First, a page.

Additional special assignments will be discussed with honors participants who seek to earn honors credit toward the end of our first class session. Students will also be expected to meet as a group and individually with the professor four times during the course semester. Examples of additional requirements may include:

  • Sign up and prepare 3-4 discussion questions in advance of at least one class session.

  • Work with professor and TA on other small leadership tasks (class discussion, paper exchange, tour).

  • Write two brief (1-page) reflection papers on current news, or a two-page critique of a class reading
  • Attend a presentation, workshop, or seminar on a related topic for this class and write a 2-page maximum reflective paper.

  • Interview a current Sociology graduate student and present briefly in class or write a reflective piece, not more than 2 pages in length, to be submitted to the Professor.

Prereq: [SOC 1001] recommended, Honors students must register A-F
Grading:
A-F
S/N
Exam Format:
Quiz Format: multiple choice, Exam Format: short answer, essay
Class Format:
75% Lecture
25% Discussion
Workload:
30-70 Pages Reading Per Week
8-16 Pages Writing Per Term
2 Exam(s)
2 Paper(s)
Other Workload: Weekly quizzes (most but not all weeks)
Textbooks:
https://bookstores.umn.edu/course-lookup/33088/1199
Instructor Supplied Information Last Updated:
3 April 2019

Spring 2019  |  SOC 3511 Section 001: World Population Problems (55501)

Instructor(s)
Class Component:
Lecture
Credits:
3 Credits
Grading Basis:
Student Option
Instructor Consent:
No Special Consent Required
Instruction Mode:
In Person Term Based
Class Attributes:
UMNTC Liberal Education Requirement
Meets With:
SOC 3511H Section 001
Times and Locations:
Regular Academic Session
 
01/22/2019 - 05/06/2019
Tue, Thu 09:45AM - 11:00AM
UMTC, West Bank
Blegen Hall 155
Enrollment Status:
Open (42 of 49 seats filled)
Also Offered:
Course Catalog Description:
This class is an introduction to the contemporary issues that accompany such dramatic population change, including fertility change, disease experiences, migration as opportunity and challenge and human-environment conflict. Further, we will examine the roles of global organizations, national governments, and culture in shaping and reshaping populations. prereq: [SOC 1001] recommended, Sociology majors/minors must register A-F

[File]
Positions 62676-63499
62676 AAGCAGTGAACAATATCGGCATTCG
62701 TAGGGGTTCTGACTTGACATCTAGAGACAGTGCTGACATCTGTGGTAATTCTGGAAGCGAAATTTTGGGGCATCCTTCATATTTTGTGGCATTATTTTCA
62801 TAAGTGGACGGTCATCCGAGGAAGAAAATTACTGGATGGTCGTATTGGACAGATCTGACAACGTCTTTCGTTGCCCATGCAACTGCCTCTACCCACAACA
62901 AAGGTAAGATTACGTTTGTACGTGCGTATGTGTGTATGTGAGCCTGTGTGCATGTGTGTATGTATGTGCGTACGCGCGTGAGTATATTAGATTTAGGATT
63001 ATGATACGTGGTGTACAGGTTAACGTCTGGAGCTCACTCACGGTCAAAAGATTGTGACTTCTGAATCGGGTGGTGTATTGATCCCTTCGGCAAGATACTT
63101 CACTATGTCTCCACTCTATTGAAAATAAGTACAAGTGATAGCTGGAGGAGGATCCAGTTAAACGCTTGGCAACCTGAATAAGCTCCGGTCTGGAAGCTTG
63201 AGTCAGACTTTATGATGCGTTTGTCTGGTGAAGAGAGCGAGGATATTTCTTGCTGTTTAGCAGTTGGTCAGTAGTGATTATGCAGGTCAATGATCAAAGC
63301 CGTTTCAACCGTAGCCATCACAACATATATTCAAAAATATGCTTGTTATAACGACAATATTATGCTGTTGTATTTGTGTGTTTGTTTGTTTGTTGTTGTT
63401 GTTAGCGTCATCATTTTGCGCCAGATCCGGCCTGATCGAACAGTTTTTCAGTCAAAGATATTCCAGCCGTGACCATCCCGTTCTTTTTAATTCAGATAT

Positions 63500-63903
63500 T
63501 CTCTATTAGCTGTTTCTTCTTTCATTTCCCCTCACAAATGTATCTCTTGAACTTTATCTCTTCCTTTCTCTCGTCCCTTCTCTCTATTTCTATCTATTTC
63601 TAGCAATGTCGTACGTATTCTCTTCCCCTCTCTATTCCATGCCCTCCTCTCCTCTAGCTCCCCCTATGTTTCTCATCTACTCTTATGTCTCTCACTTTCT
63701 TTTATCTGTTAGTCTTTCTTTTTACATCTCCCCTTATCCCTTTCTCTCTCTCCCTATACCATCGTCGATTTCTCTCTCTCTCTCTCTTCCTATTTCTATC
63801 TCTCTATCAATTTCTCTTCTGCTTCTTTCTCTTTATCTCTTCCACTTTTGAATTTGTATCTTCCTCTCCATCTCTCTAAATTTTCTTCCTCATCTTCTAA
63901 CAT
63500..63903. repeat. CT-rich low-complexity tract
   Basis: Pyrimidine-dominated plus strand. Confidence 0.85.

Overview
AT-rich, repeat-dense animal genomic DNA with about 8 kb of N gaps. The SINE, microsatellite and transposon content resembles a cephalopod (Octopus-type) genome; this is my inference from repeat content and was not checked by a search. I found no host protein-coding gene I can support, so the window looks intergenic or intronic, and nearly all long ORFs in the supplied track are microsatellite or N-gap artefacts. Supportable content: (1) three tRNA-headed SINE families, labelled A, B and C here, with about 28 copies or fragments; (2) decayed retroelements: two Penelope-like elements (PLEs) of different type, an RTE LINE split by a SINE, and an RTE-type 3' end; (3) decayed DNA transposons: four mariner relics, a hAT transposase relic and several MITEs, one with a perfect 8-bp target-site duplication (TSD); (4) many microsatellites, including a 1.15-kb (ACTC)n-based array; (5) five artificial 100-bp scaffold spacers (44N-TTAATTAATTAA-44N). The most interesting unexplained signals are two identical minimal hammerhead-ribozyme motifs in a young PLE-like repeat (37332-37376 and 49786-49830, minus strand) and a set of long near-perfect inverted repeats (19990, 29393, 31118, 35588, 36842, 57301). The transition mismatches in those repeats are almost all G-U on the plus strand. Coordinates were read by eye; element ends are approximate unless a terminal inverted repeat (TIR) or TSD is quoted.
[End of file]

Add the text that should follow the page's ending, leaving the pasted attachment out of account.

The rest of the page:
Class Notes:
Click this link for more detailed course information: http://classinfo.umn.edu/?jdewaard+SOC3511+Spring2019
Class Description:
This class is an introduction to the contemporary issues that accompany such dramatic population change, including fertility change, disease experiences, migration as opportunity and challenge and human-environment conflict. Further, we will examine the roles of global organizations, national governments, and culture in shaping and reshaping populations.

Additional special assignments will be discussed with honors participants who seek to earn honors credit toward the end of our first class session. Students will also be expected to meet as a group and individually with the professor four times during the course semester. Examples of additional requirements may include:

  • Sign up and prepare 3-4 discussion questions in advance of at least one class session.
  • Work with professor and TA on other small leadership tasks (class discussion, paper exchange, tour).
  • Write two brief (1-page) reflection papers on current news, or a two-page critique of a class reading
  • Attend a presentation, workshop, or seminar on a related topic for this class and write a 2-page maximum reflective paper.
  • Interview a current Sociology graduate student and present briefly in class or write a reflective piece, not more than 2 pages in length, to be submitted to the Professor.
Grading:
A-F
S/N
Exam Format:
Quiz Format: multiple choice, Exam Format: short answer, essay
Class Format:
75% Lecture
25% Discussion
Workload:
30-70 Pages Reading Per Week
8-16 Pages Writing Per Term
2 Exam(s)
2 Paper(s)
Other Workload: Weekly quizzes (most but not all weeks)
Textbooks: